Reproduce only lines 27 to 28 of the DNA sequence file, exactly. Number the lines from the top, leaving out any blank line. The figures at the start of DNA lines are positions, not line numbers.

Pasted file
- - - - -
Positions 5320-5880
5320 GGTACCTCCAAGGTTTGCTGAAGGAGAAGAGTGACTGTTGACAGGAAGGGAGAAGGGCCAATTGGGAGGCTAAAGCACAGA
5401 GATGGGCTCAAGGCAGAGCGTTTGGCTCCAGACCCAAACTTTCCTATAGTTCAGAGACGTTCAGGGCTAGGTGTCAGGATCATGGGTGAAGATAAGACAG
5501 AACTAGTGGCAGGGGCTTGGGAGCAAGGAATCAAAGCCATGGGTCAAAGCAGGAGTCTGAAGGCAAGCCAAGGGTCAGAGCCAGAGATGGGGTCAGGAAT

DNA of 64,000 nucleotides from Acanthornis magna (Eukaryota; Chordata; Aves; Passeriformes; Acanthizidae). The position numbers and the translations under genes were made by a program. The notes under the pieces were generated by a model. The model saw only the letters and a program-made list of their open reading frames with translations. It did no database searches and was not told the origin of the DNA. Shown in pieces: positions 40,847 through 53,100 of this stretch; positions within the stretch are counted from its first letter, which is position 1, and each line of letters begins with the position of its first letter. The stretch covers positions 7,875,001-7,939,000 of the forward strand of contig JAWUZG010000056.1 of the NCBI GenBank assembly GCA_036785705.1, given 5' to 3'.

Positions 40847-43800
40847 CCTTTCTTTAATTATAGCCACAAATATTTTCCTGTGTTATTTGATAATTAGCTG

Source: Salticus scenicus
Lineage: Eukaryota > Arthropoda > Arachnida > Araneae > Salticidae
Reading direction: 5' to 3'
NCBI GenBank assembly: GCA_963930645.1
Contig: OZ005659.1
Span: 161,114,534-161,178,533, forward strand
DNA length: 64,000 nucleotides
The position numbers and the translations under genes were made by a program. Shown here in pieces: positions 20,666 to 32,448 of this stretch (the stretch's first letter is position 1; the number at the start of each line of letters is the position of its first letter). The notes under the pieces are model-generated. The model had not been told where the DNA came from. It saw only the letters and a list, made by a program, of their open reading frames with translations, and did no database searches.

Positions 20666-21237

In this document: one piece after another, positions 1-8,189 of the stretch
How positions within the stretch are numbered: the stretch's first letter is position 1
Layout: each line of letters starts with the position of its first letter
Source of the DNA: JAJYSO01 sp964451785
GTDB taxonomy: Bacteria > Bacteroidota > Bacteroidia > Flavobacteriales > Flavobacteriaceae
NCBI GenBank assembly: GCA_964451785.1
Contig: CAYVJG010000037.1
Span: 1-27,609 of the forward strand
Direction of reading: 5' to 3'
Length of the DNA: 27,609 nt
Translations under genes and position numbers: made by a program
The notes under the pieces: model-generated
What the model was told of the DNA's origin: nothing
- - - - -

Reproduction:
Translations under genes and position numbers: made by a program
The notes under the pieces: model-generated